Could this be the start of a beautiful friendship?
National's Simon Power deplores the high effective marginal rates for some families following the budget (see norightturn). Labour's Steve Maharey points out that these effects are inevitable with any targeted family (or other assistance) program and that the budget has merely raised the threshold at which they occur.
They are both more or less right (Simon shouldn't have included ACC deductions since these provide an income-related private benefit but they don't make much difference to his argument) but neither of them say where they stand on making these (and other benefits) universal - which is the only way the problem can be avoided.
It can be done. A (pre-budget) analysis by your favourite spectre indicates that a "Universal Marginal Rate" system whereby everyone pays a tax rate of 39% on all taxable income but receives a "Universal Income" roughly equal to current benefit entitlement (according to family size and location) would cost about 6 billion to implement (5-10 years tax reform at current rates). This would give similar benefits to the budget for middle to higher income families but would extend to any income and eliminate the high marginal rates Simon so rightly deplores. The same scheme can be made fiscally neutral by increasing the tax rate to 45%. This make all high income earner's worse off (compared to the 39% rate) but the couple in Simon's example would need to earn over $200,000 before they received a net tax increase (compared to the current system).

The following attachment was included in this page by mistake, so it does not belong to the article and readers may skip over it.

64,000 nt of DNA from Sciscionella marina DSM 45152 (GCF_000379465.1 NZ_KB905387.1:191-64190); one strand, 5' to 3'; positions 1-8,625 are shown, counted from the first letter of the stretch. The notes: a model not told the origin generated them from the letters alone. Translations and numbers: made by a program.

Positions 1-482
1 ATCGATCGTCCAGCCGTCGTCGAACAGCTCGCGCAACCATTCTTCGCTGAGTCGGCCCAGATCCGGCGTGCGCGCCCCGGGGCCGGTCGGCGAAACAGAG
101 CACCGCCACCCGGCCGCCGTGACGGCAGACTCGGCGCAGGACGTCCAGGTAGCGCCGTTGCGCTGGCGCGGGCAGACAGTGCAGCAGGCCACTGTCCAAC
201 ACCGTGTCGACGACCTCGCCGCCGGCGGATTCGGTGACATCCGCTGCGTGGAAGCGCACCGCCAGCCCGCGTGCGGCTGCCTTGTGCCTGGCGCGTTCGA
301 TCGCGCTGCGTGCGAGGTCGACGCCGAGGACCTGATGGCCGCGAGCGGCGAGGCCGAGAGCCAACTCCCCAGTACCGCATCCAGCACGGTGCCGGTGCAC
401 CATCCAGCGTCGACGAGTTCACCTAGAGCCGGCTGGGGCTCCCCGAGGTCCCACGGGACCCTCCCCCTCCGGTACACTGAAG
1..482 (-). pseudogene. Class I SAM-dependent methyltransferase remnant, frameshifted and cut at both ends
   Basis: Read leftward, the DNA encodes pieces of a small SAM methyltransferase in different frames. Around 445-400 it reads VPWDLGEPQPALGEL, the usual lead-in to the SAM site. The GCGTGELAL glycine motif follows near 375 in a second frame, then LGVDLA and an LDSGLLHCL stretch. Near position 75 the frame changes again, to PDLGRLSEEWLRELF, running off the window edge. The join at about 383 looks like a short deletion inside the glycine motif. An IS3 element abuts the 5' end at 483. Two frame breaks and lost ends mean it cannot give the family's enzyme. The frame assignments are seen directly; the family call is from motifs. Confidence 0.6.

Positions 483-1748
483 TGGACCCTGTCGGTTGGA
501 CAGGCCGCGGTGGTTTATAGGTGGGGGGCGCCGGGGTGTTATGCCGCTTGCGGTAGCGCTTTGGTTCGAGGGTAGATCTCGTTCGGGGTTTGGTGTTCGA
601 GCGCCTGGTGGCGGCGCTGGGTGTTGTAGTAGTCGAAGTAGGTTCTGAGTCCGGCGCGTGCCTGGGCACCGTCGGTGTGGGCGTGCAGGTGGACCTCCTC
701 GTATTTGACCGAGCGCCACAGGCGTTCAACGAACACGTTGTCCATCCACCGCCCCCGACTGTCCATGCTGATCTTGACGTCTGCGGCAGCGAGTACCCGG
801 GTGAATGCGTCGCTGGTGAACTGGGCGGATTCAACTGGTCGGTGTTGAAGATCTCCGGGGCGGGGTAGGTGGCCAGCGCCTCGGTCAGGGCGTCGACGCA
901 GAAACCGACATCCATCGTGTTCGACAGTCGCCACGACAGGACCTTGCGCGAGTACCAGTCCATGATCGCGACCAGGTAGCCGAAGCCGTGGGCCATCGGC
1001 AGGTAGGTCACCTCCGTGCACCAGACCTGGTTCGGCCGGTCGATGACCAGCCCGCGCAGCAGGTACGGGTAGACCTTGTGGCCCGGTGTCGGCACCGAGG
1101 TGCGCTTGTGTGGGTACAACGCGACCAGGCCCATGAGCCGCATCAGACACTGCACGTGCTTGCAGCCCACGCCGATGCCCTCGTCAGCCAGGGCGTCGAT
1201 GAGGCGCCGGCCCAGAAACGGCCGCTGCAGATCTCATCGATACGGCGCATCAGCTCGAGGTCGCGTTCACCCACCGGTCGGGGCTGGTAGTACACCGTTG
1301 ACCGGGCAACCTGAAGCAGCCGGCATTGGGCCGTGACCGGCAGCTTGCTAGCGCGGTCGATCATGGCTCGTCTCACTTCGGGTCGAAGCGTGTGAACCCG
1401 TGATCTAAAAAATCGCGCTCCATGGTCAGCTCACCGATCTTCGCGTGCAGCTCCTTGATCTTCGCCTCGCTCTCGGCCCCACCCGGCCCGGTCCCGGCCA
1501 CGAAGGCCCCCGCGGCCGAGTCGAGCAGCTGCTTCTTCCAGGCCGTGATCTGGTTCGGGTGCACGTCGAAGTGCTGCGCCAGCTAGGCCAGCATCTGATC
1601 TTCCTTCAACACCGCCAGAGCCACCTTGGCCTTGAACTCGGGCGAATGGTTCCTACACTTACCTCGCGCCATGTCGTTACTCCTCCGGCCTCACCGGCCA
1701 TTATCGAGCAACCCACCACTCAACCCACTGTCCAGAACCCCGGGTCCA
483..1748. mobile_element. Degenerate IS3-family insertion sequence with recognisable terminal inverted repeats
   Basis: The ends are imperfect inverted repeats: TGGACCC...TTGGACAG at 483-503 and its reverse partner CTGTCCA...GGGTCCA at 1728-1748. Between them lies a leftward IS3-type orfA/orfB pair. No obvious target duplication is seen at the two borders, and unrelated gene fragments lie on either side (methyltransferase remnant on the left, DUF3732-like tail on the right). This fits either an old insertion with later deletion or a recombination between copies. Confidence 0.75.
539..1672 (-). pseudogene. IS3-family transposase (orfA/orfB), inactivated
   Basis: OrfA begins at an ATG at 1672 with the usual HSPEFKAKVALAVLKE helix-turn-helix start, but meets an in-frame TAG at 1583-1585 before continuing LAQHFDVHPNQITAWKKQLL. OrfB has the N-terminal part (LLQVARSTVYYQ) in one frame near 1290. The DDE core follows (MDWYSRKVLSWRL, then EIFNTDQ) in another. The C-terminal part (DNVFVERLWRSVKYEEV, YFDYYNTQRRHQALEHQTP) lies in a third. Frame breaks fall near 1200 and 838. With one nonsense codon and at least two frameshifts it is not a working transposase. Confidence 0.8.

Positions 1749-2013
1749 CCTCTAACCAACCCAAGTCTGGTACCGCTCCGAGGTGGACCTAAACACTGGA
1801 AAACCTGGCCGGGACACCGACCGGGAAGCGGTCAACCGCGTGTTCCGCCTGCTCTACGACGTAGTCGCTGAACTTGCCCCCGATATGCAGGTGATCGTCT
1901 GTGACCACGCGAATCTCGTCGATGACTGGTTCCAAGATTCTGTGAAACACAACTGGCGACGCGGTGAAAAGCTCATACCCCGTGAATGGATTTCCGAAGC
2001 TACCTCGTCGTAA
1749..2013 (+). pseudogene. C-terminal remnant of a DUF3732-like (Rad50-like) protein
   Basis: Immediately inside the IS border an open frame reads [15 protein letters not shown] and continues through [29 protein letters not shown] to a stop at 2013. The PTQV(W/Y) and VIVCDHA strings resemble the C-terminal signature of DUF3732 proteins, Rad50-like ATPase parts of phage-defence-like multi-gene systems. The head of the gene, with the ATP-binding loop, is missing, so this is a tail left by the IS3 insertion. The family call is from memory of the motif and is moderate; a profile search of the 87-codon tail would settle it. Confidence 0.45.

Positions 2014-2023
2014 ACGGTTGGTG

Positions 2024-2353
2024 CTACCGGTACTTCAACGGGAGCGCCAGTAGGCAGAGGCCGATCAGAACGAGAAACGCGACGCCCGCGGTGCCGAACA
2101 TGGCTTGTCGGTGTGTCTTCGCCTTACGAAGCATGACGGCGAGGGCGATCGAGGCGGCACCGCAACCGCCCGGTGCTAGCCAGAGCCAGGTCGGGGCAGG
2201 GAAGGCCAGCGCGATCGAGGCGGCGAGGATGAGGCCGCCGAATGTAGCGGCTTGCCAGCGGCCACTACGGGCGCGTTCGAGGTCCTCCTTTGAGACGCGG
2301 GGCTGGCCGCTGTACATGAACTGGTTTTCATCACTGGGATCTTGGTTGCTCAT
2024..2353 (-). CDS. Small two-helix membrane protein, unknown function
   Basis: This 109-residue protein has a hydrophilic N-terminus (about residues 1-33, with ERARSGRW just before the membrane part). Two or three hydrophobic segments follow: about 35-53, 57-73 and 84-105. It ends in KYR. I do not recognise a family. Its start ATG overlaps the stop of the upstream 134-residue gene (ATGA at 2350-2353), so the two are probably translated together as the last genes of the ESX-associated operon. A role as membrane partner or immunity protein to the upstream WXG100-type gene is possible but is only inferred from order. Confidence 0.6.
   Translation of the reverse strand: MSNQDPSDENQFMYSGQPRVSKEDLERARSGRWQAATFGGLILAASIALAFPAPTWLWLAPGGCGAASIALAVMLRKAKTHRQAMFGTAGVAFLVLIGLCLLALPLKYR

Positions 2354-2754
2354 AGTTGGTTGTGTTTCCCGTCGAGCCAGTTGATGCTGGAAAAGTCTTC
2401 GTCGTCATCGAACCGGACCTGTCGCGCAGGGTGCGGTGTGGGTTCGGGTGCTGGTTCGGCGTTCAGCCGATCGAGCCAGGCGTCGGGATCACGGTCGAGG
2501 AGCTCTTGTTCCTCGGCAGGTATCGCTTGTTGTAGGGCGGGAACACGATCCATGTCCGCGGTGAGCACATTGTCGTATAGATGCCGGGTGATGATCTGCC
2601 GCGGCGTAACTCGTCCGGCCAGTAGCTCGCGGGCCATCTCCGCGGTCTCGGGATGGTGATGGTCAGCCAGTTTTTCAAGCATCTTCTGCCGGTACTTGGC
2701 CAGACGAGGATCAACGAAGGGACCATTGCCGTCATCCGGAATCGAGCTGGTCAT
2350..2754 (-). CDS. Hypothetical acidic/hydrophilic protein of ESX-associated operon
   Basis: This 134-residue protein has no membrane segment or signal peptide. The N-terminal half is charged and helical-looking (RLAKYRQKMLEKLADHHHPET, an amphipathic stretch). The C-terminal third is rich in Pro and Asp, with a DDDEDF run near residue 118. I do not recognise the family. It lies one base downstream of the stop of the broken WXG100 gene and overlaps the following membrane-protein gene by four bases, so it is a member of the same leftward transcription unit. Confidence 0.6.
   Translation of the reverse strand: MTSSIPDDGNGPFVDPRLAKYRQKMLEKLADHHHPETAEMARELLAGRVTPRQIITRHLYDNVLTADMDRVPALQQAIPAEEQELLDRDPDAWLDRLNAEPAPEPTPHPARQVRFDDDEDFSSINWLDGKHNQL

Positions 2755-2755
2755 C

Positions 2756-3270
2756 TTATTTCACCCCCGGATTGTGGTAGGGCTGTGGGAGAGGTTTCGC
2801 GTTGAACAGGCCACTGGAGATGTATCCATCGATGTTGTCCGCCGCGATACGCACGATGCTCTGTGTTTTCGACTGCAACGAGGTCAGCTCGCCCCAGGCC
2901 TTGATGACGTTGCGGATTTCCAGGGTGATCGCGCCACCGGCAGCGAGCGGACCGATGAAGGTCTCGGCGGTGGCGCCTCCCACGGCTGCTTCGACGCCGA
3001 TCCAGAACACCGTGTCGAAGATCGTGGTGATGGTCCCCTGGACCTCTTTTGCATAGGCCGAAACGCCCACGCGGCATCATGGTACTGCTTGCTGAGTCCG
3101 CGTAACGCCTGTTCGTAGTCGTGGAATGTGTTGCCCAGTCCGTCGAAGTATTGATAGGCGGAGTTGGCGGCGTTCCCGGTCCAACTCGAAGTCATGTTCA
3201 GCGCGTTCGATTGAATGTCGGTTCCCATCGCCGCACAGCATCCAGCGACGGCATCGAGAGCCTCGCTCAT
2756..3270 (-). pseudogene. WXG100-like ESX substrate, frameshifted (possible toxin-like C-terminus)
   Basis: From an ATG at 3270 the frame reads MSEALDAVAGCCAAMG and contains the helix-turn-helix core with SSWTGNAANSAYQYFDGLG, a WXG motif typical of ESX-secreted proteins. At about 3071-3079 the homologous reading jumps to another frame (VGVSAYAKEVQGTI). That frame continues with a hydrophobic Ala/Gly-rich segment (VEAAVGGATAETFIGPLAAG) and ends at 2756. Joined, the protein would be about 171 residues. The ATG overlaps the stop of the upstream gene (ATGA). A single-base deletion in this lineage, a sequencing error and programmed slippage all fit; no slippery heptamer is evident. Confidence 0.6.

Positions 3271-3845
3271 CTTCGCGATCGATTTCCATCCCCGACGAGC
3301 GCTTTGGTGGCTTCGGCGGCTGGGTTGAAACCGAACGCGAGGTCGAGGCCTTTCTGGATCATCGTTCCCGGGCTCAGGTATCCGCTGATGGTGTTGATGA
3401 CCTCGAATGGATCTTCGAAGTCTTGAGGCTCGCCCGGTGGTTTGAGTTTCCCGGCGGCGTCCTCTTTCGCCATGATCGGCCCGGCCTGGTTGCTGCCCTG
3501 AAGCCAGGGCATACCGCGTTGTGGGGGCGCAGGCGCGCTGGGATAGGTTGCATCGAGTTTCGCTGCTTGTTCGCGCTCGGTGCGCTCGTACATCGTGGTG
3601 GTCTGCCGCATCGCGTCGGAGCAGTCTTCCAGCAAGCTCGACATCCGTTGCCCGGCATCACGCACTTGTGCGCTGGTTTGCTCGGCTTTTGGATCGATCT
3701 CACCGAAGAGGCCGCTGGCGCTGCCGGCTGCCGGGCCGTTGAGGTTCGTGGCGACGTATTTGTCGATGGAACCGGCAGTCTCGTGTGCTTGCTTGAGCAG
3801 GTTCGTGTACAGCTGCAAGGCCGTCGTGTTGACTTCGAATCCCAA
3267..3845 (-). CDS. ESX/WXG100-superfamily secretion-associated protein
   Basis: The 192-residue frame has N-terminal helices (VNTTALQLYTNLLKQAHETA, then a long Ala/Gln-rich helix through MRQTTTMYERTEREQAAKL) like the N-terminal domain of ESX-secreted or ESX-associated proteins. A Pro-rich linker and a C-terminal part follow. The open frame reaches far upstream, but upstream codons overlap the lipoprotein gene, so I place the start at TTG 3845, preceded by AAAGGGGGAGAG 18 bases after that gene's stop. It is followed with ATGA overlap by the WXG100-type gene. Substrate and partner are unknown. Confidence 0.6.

It's not realpolitik to expect this sort of change to be made overnight. The outcry from middle to high income DINKs (Double Income No Kids) - or single-income childless couples who can split their income for tax purposes -is always going to drown out the gratitude of the relatively limited number of taxpayers affected by the high effective marginal rates but, at the end of the day, it's just plain unfair that a single-income family with three dependent kids earning say $100,000 has to pay the same net tax as a single person with no dependents on the same income, or $7500 MORE than a DINK couple earning $50,000 each. Would it be too much to ask for a bipartisan (or multiparty) accord that a universal marginal rate system is at least an ideal to work towards? At least that way we might hope that future changes would advance us towards that goal (as the current budget does but a simple increase in base benefit levels or reduction in nominal tax rates would not). The Greens and Alliance have traditionally favoured universal benefits and United Future could hardly oppose so obviously family-friendly a policy. If National and Labour have also discovered the problems of excessive effective marginal tax rates we could really be onto something.